A three-judge panel will now decide the fate of President Obama’s executive actions on immigration after this Friday’s hearing which stirred hot debates between lawyers that represent the federal government and those that work for 26 states that had challenged in court those actions.
In February, an appalled federal district judge from Texas ordered that the presidential immigration plan would be blocked indefinitely. The plan was initially designed to shield up to five million illegal aliens from immediate deportation and provide them with work permits. But Texas Judge Andrew S. Hanen said that the President abused his powers by not complying with administrative procedures.
On Friday, the argument held in the United States Court of Appeals for the Fifth Circuit, in New Orleans, lasted more than two and a half hours. Lawyers of both sides tried to promote their point, while a series of hints on what judges will deliberate in the following days came up.
Justice Department attorneys had a hard time since one of the three judges kept questioning them on Obama administration’s authority on changing the immigration law and to what extent that may be done.
Judge Jennifer Elrod, who had been appointed by President George W. Bush, described Obama’s executive actions on illegal immigration as “unlawful” and impossible to be challenged. Judge Elrod also said that the government’s arguments could be used to allow just about every illegal immigrant to reside in the country legally.
But lawyers who represented Texas and 25 other states that currently oppose Obama’s immigration plan had to face some sharp criticism coming from Judge Stephen A. Higginson, who was appointed by President Obama. Judge Higginson repeatedly told them that courts had no authority to interfere with the executive branch’s actions.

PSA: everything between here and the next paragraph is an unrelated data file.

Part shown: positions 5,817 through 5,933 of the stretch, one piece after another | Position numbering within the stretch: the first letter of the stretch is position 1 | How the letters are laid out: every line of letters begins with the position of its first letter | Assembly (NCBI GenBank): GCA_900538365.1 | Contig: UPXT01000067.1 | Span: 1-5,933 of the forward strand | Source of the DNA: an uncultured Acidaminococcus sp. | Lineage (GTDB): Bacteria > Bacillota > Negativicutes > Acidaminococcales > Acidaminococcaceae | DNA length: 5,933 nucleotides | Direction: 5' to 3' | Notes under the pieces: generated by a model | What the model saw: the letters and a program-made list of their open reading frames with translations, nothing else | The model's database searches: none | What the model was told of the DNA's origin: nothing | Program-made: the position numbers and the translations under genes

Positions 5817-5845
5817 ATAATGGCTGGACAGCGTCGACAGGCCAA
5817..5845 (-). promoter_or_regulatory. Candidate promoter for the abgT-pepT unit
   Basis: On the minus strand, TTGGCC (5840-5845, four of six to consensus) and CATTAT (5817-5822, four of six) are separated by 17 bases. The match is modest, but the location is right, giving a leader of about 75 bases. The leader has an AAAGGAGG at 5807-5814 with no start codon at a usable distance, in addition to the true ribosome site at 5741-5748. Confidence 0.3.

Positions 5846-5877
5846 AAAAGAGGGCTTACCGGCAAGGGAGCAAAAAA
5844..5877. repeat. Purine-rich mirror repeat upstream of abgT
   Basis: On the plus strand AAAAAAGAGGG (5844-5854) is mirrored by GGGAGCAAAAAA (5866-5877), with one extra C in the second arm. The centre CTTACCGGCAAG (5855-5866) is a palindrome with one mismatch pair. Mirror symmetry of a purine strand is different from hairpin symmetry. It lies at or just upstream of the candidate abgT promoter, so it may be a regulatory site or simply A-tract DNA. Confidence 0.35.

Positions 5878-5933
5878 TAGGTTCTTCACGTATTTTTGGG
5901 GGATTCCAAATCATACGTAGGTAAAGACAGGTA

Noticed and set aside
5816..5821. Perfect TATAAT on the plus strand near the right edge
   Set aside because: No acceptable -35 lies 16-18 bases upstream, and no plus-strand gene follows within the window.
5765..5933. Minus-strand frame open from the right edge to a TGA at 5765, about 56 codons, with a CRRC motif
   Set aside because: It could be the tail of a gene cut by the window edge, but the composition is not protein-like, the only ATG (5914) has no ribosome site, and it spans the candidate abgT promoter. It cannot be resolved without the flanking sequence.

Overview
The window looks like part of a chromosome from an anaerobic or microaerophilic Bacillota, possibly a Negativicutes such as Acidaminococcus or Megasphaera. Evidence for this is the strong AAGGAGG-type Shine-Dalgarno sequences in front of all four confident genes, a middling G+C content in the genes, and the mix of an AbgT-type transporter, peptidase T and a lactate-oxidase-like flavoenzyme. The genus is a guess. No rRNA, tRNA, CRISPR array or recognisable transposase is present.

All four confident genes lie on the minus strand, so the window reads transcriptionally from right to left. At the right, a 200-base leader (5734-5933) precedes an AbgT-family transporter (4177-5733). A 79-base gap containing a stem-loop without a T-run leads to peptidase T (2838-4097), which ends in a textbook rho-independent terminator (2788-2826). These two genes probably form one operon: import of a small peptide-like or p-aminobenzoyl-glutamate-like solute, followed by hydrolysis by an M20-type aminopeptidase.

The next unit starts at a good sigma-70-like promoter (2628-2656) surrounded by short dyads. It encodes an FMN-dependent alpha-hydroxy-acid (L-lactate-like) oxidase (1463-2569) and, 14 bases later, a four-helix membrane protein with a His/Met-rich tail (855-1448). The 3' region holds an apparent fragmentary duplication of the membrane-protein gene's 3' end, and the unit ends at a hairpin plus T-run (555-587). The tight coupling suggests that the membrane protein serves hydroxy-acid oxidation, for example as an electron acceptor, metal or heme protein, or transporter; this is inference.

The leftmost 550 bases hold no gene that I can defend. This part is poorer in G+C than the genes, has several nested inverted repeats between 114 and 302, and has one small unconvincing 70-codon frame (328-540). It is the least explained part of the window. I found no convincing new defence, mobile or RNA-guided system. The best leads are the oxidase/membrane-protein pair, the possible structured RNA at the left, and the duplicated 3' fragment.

He also argued that Texas solicitor general’s arguments could block a wide range of other executive actions. So, “that’s a dangerous rule for us to write,” Mr. Higginson concluded.
But Judge Jerry E. Smith, the third judge of the panel, who was appointed by President Ronald Reagan, did not comment too much nor did he intervened as the arguments were brought before him amid background noise coming from hundreds of immigrants gathered outside the courthouse to protest.
All in all, the panel’s decision could prove critical to President Obama’s immigration plan and may or may not support his political promise to the Latino community to discourage deportations that often tragically tore apart entire families. The panel did not disclose when it would rule.
Justice Department lawyers deemed Texas Judge Hanen’s injunction from Febuary as “unprecedented” and urged the three-judge panel to allow the administration to resume its executive actions on immigration. On the other hand, Texas lawyers suggested that the injunction should stand.
“The executive branch is bound by our legal system and U.S. Constitution — it cannot simply create new laws unilaterally,”
Texas Attorney General said after this Friday’s hearing.
But if the Texas injunction is not overturned, President Obama’s immigration plan could be suspended for months and may not be resumed before Mr. Obama leaves office.
However, this Friday’s hearing was a rare procedural event, as appeals courts usually make decisions on written court briefs. Instead, both sides had the chance to publicly expose their arguments during an hour. Normally, in Supreme Court cases lawyers cannot argue more than half an hour.
Image Source: Steve Harvey